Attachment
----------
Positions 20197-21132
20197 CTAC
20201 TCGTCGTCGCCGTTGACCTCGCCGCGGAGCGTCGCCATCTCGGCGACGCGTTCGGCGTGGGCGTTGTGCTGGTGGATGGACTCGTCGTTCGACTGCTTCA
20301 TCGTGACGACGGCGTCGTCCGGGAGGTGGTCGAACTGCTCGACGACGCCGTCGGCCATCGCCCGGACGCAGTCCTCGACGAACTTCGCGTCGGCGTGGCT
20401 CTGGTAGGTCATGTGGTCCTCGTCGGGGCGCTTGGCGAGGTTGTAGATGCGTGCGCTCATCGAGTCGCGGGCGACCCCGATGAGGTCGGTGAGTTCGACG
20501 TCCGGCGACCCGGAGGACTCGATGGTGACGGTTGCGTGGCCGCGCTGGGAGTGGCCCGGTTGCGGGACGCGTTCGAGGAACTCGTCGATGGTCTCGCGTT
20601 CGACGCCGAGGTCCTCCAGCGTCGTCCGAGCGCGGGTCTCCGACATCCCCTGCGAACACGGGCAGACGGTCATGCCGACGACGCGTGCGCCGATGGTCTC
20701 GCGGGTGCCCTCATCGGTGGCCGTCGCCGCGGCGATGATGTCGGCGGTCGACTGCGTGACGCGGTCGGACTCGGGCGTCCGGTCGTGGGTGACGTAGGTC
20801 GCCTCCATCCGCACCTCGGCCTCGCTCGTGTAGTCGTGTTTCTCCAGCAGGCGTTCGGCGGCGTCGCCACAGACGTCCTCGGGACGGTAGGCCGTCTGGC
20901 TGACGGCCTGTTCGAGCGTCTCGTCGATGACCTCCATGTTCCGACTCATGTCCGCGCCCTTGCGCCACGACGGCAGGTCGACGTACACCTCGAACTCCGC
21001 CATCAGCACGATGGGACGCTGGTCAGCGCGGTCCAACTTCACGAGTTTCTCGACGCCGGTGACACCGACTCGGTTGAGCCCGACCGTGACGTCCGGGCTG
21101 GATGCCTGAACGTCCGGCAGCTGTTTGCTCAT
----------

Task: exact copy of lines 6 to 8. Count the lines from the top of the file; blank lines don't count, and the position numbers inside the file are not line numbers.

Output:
20501 TCCGGCGACCCGGAGGACTCGATGGTGACGGTTGCGTGGCCGCGCTGGGAGTGGCCCGGTTGCGGGACGCGTTCGAGGAACTCGTCGATGGTCTCGCGTT
20601 CGACGCCGAGGTCCTCCAGCGTCGTCCGAGCGCGGGTCTCCGACATCCCCTGCGAACACGGGCAGACGGTCATGCCGACGACGCGTGCGCCGATGGTCTC
20701 GCGGGTGCCCTCATCGGTGGCCGTCGCCGCGGCGATGATGTCGGCGGTCGACTGCGTGACGCGGTCGGACTCGGGCGTCCGGTCGTGGGTGACGTAGGTC